Scriptures

God Our Father

Introduction

The disciples once asked Jesus to teach them to pray. Jesus replied,

‘When ye pray, say, Our father which art in heaven’. Luke 11:2

This beginning of the model prayer stresses the emphasis in the New Testament on the fatherhood of God. While God as known to the patriarchs as ‘God Almighty’ and to the Jews as ‘Yahweh’, we know him primarily as

‘Our Father’

Of course, he is still as much ‘God Almighty’ and ‘Yahweh’ as he ever was, but the expression ‘Father’ tells us that he is a moral God. We know that God is unlimited, in time, in space, in power, in knowledge.

These attributes do not by themselves make God good, but the moral characteristics which enable us to address him as ‘Our Father’ show us that he is good. In this study we shall study three of these, his holiness, his love and his mercy.

His holiness

The prophet Isaiah saw a vision in which a heavenly creature cried out,

‘Holy, holy, holy, is the Lord of hosts: the whole earth is full of his glory.’ Isaiah 6:3

A similar picture is described in Revelation 4:8 in which the heavenly beings exclaim,

‘Holy, holy, holy, Lord God Almighty, which was, and is, and is to come.’

What is the holiness of God?

It is that characteristic of his being which takes pleasure in everything pure and holy and hates everything which is morally evil. Just as God is unlimited in other ways, so he is unlimited in his goodness. Since there is nothing in his being which is evil, or which sanctions evil, it is impossible for him to be impure because this would be contrary to his divine nature.

James declares,

‘When tempted, no one should say, ‘God is tempting me.’ For God cannot be tempted by evil, nor does he tempt anyone.’ James 1:13

It is his perfect holiness which makes it impossible for sin to tempt him.

The holiness of God is also the basis of his abhorrence of evil. Habakkuk declares,

‘Your eyes are too pure to look on evil; you cannot tolerate wrongdoing.’ Habakkuk 1:13

The Psalmist sings to God, ‘You hate all who do wrong.’ Palm 5:5

What is a small sin to man is a great sin to God. A beautiful woman dressed in her finest clothing detests dirt far more than a digger of ditches. And why?

Because the former is clean while the latter is contaminated by the soil. Even so God hates sin with a hatred which man, who is polluted with it, can hardly appreciate. The more one frees oneself from the shackles of sin, the more one abhors its presence. And since God is completely holy, his loathing of evil is the greatest of all.

The destruction of the world by the flood, the burning of Sodom and Gomorrah, and the final destruction of the earth by fire are all expressions of God’s hatred of sin because of his perfect holiness.

The holiness of God should cause us to praise him. David sings,

‘Exalt the LORD our God and worship at his footstool; he is holy.’ Psalm 99:5

A part of prayer to God which is too often neglected is such praise as that expressed by Jesus in the model prayer when he said,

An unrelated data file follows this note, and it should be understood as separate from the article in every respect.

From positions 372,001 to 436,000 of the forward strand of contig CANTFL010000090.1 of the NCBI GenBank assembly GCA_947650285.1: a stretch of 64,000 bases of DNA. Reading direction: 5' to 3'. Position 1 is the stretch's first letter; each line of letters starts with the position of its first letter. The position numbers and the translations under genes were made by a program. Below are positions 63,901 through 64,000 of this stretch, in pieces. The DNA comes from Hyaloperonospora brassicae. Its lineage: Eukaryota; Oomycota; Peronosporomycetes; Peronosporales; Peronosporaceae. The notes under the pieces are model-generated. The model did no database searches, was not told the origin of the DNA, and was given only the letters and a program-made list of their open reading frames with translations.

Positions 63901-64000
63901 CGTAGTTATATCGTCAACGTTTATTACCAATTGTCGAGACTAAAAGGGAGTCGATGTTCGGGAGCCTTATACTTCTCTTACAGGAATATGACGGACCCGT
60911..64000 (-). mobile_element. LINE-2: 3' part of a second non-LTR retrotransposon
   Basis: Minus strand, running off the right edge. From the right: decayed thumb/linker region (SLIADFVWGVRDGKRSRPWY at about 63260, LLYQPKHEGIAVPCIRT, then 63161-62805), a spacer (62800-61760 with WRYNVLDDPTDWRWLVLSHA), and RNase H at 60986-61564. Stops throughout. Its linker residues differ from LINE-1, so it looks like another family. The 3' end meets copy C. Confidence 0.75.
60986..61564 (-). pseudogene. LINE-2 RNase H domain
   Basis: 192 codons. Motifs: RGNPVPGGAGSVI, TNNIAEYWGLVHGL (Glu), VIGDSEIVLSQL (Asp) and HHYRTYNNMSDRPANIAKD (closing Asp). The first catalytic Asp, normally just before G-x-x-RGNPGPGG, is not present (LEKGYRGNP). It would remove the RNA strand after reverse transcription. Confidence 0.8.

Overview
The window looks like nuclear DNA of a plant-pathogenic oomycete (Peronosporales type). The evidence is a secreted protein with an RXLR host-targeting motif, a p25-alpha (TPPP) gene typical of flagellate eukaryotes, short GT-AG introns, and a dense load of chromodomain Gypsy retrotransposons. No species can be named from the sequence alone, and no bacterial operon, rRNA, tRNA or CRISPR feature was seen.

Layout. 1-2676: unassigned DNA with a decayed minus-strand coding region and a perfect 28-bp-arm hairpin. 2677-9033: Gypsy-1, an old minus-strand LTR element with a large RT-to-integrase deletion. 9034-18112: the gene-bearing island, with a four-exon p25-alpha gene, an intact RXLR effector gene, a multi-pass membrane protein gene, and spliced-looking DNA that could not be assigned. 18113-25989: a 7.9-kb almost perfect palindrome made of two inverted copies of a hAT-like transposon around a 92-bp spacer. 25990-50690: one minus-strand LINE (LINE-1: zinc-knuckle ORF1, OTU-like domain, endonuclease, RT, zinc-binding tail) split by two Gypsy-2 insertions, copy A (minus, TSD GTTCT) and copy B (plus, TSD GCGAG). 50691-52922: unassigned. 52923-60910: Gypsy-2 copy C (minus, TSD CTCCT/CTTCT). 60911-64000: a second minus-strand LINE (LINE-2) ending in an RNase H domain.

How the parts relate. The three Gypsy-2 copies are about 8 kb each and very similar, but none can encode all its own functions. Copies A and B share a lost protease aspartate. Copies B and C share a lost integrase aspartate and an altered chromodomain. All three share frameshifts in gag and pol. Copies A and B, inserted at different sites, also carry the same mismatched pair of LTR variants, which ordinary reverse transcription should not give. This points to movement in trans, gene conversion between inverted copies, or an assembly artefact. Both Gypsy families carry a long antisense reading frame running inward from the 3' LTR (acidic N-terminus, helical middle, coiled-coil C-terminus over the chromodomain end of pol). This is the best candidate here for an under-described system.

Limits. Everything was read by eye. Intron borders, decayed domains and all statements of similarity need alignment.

‘Hallowed be thy name.’ Luke 11:2

The Christian derives his holiness from God. Peter admonishes disciples of Christ,

‘As obedient children, do not conform to the evil desires you had when you lived in ignorance. But just as he who called you is holy, so be holy in all you do; for it is written: ‘Be holy, because I am holy.’ 1 Peter 1:14-16

In Christ, God has given us the perfect pattern of holiness and as we conform our lives to his we become holy and in truth partake of the divine nature.

‘His divine power has given us everything we need for a godly life through our knowledge of him who called us by his own glory and goodness. Through these he has given us his very great and precious promises, so that through them you may participate in the divine nature, having escaped the corruption in the world caused by evil desires.’ 2 Peter 1:3-4

We may then be called ‘saints’ which simply means ‘Holy ones’. Every child of God who is living a holy life is a saint.

His love

Probably no scriptural topic has been the basis of more sermons and essays than the love of God. A subject of such infinite depth can only be touched on here. It is extremely difficult to define love, but we shall describe it as the ardent affection which one holds for another which in the case of divine love reaches its highest form.

Love cannot be separated from the personality of God. Although we read that God is merciful and just, we are never told that he is mercy or justice. But John informs us,

‘God is love.’ 1 John 4:8

Therefore we know that the extent of his love is so great that his actions are motivated by this characteristic. When we read in John that

‘God so loved the world’,

we conclude that the giving of his Son to save men was the result, not just of love, but of overwhelming love.

Other attributes of God, such as his mercy, have their basis in this phase of his personality. God’s love is contrasted with that of human beings in that it is always intelligent.

Sometimes we are moved by blind passion or silly infatuation. Not so with God. His infinite wisdom always governs his love, and that love therefore always works for our best interests.

The objects of God’s love are many. He, of course, loves Christ. Jesus told his disciples,

‘As the Father has loved me, so have I loved you.’ John 15:9

Christ and the heavenly creatures may be considered worthy of the love of God because they have not sinned. But the measure of God’s love also extends to those who are wholly unworthy of his benevolence. It includes the whole world as the golden text of the Bible informs us,

‘God so loved the world.’ John 3:16